“Well, that will certainly get things going. Nice job, Marlo,” the ace declared, quickly taking aim at another enemy who targeted him with a machine gun. With calm deliberation, he blasted him through the leg. The man fell back and he fired his weapon into the air, then behind him as he collapsed. The wild volley forced a few gang members to roll out of the way.

“It’s what I do.” The demolisher chuckled, firing another charged blast into a group rushing out the door of another bunker. The shot erupted at their feet, burning a couple and searing through the armor of several more.

“You lot will make my night,” Jedrek, the merc with the chainsaw blade, growled as he stepped toward them.

Luke blocked his path, planting the head of his hammer into the ground. “Go ahead, start that thing up and show me what you can do.”

The man paused for a moment, looking at the dirty chain on the blade with a trepidation he hadn’t shown before. He grunted before lifting the blade and grabbed the handle at the base, tugging it down in one swift motion. A loud whine erupted from the blade. The chain jerked in place a few times but did not spin. Jedrek cursed, looking from the blade to Luke for a second before pulling the handle again. Another loud whine sounded and the chain inched around, then something cracked. The man just stared as a sudden metallic snap resounded and the chain was ripped from the blade. It whipped down his face and the front of his chest plate.

Jedrek cried out as he gripped his face, blood dripping down his armor. Luke laughed. “What did I tell you? You should’ve realized that proper weapon maintenance is far more deadly than threats and pointy weapons alone.”

The merc bared his teeth, spinning around to confront him. “I’ll still pierce your—” His words died in his throat, and the last thing he saw was the barrel of Luke’s hand cannon firing.

“Whatever you were about to say…I doubt that too,” the titan quipped. He placed the weapon back on his belt and took up his hammer. A siren began to blare around the rogue port, and various hostiles poured out from the sheds, barracks, and main building.

“You know, the last time a siren went off it didn’t end well for us,” Cameron recalled over the comm.

“Let’s not try to make it a future harbinger of doom and focus on getting this done,” Kaiden retorted, firing three blasts in quick succession and then venting his gun.

“I’m beginning to think we may have slightly underestimated the number of bastards in this place,” Marlo shouted, firing another massive blast toward the right side of the island they stood on. The impact decimated only a fraction of the onslaught headed their way.

“Eh, plus or minus a couple hundred, maybe,” Kaiden affirmed as he closed the vent of his gun and fired at the gathering murderous company. “But Genos should be back soon.”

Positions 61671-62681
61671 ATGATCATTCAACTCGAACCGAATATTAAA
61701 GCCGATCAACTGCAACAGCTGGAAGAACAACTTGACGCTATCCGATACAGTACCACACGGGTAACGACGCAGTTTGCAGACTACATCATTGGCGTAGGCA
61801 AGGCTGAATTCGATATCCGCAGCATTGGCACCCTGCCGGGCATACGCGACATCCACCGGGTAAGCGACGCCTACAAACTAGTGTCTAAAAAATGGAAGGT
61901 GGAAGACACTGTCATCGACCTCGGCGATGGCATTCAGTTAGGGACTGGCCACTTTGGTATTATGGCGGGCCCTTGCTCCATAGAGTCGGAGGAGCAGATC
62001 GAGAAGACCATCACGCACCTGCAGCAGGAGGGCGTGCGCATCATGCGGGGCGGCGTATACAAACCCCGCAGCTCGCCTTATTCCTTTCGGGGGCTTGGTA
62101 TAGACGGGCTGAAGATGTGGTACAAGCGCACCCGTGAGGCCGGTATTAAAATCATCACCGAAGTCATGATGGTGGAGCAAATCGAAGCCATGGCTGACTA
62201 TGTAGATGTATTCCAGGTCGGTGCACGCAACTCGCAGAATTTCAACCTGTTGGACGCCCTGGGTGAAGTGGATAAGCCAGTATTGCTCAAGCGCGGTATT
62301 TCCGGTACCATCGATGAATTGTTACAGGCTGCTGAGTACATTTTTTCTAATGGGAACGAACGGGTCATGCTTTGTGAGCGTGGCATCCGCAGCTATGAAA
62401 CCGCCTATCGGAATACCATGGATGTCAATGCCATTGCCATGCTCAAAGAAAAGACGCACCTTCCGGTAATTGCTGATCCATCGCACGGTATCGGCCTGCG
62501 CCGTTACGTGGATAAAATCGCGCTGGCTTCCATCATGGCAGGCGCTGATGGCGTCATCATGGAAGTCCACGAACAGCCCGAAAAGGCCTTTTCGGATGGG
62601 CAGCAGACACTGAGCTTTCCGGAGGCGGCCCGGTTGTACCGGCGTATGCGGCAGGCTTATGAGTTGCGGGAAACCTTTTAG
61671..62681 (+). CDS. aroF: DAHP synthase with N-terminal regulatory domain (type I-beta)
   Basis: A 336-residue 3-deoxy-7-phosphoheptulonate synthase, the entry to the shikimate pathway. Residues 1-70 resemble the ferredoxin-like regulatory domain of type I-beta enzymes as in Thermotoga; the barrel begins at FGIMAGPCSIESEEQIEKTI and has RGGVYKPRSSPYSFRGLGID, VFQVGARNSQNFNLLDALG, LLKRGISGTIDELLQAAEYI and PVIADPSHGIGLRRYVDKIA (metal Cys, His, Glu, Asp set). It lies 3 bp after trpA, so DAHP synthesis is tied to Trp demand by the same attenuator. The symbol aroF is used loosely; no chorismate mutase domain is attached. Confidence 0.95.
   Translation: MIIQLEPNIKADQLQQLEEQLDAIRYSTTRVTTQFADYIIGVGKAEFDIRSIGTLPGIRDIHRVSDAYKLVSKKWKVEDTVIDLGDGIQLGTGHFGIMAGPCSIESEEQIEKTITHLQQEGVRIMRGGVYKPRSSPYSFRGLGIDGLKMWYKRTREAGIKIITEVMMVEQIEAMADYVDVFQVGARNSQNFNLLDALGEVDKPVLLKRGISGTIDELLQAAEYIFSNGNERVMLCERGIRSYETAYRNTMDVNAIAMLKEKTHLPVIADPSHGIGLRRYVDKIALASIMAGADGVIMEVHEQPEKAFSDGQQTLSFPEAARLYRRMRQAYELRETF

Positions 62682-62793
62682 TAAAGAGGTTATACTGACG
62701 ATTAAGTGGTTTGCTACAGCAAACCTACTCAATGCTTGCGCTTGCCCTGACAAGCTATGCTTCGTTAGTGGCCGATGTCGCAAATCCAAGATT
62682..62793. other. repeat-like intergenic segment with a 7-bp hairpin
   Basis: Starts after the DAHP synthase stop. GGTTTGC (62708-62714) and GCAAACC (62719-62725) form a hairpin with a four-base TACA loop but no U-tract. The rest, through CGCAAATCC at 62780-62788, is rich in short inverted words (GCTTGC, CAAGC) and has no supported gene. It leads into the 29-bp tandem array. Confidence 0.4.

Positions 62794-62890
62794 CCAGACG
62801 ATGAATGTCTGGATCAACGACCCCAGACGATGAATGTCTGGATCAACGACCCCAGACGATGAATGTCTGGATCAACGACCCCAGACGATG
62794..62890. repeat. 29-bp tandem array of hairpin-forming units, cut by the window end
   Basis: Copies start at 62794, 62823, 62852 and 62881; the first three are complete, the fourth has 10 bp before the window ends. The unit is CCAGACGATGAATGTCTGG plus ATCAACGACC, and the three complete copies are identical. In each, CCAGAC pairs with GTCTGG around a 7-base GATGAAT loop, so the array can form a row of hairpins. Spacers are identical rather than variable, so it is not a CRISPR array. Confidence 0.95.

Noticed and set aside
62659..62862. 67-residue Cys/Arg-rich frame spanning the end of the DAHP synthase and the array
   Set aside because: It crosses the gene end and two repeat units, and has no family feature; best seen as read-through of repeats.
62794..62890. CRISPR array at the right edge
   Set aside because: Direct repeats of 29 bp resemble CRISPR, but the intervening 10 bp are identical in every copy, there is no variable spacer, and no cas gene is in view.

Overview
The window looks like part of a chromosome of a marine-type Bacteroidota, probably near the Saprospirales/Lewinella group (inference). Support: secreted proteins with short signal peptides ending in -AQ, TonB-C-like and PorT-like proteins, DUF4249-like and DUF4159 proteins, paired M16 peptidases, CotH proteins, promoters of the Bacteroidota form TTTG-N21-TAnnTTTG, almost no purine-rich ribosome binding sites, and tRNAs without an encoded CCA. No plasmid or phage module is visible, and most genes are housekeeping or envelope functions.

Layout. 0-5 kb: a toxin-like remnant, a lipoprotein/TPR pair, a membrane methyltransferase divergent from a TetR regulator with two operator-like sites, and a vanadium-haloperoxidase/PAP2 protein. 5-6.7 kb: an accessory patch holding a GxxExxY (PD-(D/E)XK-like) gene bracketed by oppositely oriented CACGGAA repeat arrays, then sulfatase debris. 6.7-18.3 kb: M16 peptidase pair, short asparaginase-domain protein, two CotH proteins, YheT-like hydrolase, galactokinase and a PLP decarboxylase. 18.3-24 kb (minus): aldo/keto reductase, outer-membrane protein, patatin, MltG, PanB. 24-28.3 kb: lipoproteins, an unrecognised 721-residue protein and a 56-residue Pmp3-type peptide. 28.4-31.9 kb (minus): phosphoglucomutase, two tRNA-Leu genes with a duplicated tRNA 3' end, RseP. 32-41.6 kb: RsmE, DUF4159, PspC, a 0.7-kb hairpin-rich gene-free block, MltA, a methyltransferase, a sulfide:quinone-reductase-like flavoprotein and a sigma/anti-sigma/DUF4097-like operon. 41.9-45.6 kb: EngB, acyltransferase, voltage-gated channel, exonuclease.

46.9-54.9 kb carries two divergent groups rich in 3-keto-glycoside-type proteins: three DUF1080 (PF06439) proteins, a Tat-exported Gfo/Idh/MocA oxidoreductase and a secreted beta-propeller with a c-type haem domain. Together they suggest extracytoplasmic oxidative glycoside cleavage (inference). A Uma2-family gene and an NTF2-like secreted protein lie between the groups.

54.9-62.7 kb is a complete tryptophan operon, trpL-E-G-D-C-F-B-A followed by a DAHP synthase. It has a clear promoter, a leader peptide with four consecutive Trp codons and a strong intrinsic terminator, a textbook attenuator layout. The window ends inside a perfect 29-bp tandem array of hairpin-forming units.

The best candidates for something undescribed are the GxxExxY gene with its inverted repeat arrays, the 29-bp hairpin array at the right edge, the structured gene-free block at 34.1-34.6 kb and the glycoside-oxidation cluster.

Several eruptions blew through the hostile mass and Kaiden’s coat rustled in the wind. The Tsuna had indeed returned and now used the ship’s flak cannons to tear through the horde from above.

“Damn nice timing, Genos,” the ace said appreciatively. “Were you waiting for your cue or something?”

“I was waiting for the appropriate number of hostiles to amass. I want the best average of kills to shots fired. This ship only has so many shots,” the mechanist explained.

“Him saying that so dryly is actually rather chilling,” Luke noted while taking a massive swing and knocking back five mercs who had wandered a little too close.

“Dryly? Was that a pun on him being a Tsuna?” Kaiden asked.

“Unlike you, I’m not so ‘gifted’ at being able to come up with those in the middle of a firefight.” The titan chuckled and smashed his hammer down on a heavily armored gang member with a flamethrower.

“They’re scattering,” Marlo called. The horde was still coming, but several pockets had begun to retreat or at least try to dodge the incoming blasts from above, giving the trio a tad more breathing room.

“Well don’t let up. If they figure out what’s going on, they’ll head back into the main base where there’s much less room to maneuver in—gah!” The ace took a shot in the shoulder and slammed into the mud below.

“Sniper,” Luke warned as two more shots could be heard from afar, the bullets slamming into his heavy armor. He stepped back but remained unharmed.

“Snipers—multiple. We gotta start moving around,” Kaiden determined as he staggered to his feet. “None of us have the range to take them out from here, except maybe Marlo.”

“Little busy here,” the demolisher yelled as he let loose another charged blast. The returning fire from the rogue port denizens was beginning to overwhelm them. “My armor is almost compromised.”

“Even more reason to move,” Kaiden shouted.

At another shot of sniper fire, Luke stood in front of the ace, the shot slamming home and ricocheting off his armor. He held out a hand to hold his comrade steady. “Where should we go?”

Kaiden looked around and pointed to the main base. “Over there.”

“Aren’t we supposed to keep them away from there?” the titan questioned.

“Not inside, to the front—it’s got defenses and it’s barricaded. The building will cover our backs and we can focus on shooting them down from the stairs above.”

“Any ideas on how we get up there?” Luke asked, another couple of shots from sniper fire and a few machine gun rounds careening into his back. He turned around and yelled, “Would you stop that?” as a few bullets collided with his helmet.

Kaiden looked up at the ship. “Genos, can you focus your fire and get us to the building?”

“Certainly,” the mechanist replied. “I’ll have my EI take over the controls to the turret on the top of the ship and see if she can take care of the snipers while I clear a path.”

“Gotcha,” the ace acknowledged. He raised his shotgun again and fired into the crowd, walking behind Luke who advanced slowly, occasionally wiping out a group that got too close. “I don’t suppose you can hustle in all that armor?”